Machinery Pete: Recency Bias Proves Strong

February 6, 2018 11:34 AM
 
John Deere Tractor

Auction sale prices were strong in November and December. Numerous times during that nine-week period, I’d receive auction sale price reports, scan the prices and go, “Whoa, that one seems high,” particularly on tractors.

At other times, strong sale prices appeared in different ways. For example, I received a Facebook message on the evening of Dec. 28.

“Pete: had a friend sell a tractor today (2013 John Deere 8335R with 3,214 hours, IVT, ILS, warranty) at auction for $161,000,” the message stated. “His dealer had offered him $120,000 on trade.”

The wholesale auction sale price of $161,000 was solid given the machine had more than 3,200 hours. In 2017, the average auction price for John Deere 8335R tractors came in at $157,311. The high was $223,000, and the low was $98,000. 

Machinery Pete February

That average price remained basically flat compared to the average auction price of $157,983 from back in 2016. It was down only a smidge from the average auction price of $165,717 in 2015. See the data table of recent auction prices on John Deere 8335R tractors for more details.

Strong Winters. Actually, I guess I wasn’t surprised we saw strong auction sale prices in November and December. Why? Because I’ve seen the exact same thing each year since 2007. We know why this trend became so ingrained, of course: year-end tax avoidance via Section 179.

You might say, “But Pete, that was back when there was money flowing through the agricultural economy. Why are there still stronger year-end sale prices at auction in 2017, when times are tough?”

It’s a great question.

My answer, in part, is recency bias. We humans are interesting creatures. The psychology of why we do what we do is fascinating. The trained group behavior of spending money on iron at the end of the year to minimize taxes has built up over the past decade.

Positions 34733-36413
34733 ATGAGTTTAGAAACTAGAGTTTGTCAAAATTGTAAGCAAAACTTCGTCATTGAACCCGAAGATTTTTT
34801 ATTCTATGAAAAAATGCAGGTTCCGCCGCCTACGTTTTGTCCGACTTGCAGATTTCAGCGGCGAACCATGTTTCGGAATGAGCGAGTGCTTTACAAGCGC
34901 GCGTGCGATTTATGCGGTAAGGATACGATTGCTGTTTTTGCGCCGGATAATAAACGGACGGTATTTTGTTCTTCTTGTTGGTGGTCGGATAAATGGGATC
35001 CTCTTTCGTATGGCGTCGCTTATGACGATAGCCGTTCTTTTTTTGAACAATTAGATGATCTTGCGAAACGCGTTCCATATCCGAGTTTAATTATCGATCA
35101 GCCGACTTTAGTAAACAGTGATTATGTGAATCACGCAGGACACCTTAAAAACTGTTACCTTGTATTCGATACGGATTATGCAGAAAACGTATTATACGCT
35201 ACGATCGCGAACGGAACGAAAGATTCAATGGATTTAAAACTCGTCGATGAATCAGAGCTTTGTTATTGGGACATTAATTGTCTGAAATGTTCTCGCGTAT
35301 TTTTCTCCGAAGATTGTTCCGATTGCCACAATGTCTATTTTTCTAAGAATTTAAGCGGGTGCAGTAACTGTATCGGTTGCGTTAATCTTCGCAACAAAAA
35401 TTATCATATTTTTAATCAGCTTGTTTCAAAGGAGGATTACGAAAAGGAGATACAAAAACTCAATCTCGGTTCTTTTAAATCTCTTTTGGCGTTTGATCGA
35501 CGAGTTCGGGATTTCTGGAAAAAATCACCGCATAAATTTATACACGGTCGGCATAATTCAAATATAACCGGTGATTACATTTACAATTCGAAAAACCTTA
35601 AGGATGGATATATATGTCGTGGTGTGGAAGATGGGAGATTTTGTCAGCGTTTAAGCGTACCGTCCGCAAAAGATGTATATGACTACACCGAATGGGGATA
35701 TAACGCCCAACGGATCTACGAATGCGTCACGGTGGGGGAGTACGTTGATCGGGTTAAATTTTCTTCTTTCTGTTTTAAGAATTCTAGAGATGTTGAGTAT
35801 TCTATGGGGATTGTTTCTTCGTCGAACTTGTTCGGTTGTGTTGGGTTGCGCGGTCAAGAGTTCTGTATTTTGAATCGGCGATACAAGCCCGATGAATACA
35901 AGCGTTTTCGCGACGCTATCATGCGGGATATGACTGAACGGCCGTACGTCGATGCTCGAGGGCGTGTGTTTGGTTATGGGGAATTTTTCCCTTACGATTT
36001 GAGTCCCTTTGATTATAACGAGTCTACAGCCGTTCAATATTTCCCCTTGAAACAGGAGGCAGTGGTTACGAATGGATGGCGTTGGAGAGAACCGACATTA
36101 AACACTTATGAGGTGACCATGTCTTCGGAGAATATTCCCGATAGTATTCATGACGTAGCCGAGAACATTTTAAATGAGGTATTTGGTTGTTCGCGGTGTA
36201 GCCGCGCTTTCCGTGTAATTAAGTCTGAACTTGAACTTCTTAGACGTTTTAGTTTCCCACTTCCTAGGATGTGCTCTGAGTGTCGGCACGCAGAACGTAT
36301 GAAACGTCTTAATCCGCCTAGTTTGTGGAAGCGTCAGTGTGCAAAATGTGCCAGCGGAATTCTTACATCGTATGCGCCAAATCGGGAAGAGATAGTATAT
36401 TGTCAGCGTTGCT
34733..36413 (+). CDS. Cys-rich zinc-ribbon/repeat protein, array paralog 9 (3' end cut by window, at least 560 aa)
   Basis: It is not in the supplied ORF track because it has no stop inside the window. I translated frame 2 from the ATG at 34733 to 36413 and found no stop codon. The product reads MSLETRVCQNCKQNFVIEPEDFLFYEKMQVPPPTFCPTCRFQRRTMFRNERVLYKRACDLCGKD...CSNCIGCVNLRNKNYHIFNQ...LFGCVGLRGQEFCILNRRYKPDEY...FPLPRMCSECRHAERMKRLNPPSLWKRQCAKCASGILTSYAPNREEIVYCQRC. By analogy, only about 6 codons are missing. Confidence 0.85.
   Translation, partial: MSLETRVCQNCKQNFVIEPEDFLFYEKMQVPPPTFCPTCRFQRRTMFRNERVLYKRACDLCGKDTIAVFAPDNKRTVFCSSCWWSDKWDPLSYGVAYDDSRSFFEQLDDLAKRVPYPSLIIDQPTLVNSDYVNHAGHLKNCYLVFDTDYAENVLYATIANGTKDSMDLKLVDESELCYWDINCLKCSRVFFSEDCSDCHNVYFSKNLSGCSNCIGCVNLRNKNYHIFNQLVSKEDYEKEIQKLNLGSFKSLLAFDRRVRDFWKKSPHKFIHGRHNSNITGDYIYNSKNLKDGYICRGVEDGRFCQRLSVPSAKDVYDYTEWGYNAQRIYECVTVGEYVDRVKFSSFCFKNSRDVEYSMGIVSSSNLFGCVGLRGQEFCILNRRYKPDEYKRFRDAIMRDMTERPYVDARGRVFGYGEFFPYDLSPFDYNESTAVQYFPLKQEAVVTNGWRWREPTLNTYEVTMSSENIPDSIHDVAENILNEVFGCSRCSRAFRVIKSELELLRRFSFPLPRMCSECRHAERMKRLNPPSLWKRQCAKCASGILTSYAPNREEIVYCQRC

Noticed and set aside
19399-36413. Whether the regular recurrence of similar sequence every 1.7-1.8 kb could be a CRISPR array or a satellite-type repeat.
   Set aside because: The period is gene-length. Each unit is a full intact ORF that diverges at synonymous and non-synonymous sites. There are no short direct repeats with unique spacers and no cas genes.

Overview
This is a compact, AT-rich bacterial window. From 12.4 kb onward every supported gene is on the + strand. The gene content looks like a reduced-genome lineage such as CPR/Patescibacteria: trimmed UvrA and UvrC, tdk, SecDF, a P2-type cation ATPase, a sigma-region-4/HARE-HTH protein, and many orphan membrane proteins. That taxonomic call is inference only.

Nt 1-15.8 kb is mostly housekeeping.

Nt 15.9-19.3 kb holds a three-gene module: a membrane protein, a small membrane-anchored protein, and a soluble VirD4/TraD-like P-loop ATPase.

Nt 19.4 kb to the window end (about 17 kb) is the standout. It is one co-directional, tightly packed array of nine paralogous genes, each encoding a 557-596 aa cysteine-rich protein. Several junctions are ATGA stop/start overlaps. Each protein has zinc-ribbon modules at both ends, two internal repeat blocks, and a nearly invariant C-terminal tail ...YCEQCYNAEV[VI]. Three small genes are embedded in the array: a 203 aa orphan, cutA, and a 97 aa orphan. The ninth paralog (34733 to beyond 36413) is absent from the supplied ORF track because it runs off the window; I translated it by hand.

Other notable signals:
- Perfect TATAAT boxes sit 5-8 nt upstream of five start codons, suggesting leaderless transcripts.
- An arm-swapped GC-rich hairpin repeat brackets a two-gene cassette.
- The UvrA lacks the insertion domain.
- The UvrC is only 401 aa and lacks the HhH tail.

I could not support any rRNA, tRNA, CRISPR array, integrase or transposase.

So when corn yields came in surprisingly strong at harvest this past year, even given the myriad of seasonal challenges we experienced, it provided a psychological boost and a more positive outlook heading into 2018 that primed the pump for year-end iron buying.

Any doubts about the universal American urge to minimize tax bills by any means available were put to rest when the GOP tax overhaul became law in late December. With the state and local taxes (SALT) deduction capped at $10,000 in 2018, tons of folks in high-tax states such as Minnesota rushed to pre-pay 2018 property taxes before Dec. 31, 2017. Folks queued up to minimize their 2018 tax bill.

Profitable Sales. Knowing these market truths and patterns opens up actionable and profitable business opportunities. Are you thinking of having a retirement sale soon? Consider holding it at the end of the year.

Note in the table that the highest price of the year ($223,000) for a 8335R was at a December auction. In fact, four of the five 8335Rs sold at auction in November and December were above the year’s average auction price of $157,311.

On flip side, if used values tend to spike higher at year end, when might be the time to get the best buy? Think mid-March through Summer. Let others spend higher amounts as the calendar winds down. You work the “Patience is a Virtue” angle and get it for less.

 

Greg Peterson is the most trusted name in farm equipment. Since 1989, he has worked with a network of 1,000 auction companies to track used equipment prices. His website, MachineryPete.com, features equipment listings from dealers across the country.

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Comments

 
Spell Check

Craig
Kearney, NE
2/6/2018 06:23 PM
 

  I'm with you Pete. Every time I see what machinery and land are selling for after 3 years of break even at best prices I shake my head at our stupidity as Ag producers. We are a low margin business, so I can't fathom why we willingly keep our input prices so high. We could force almost all of our suppliers to their knees if we would just stop buying for a couple of years. Will never happen though.

 
 

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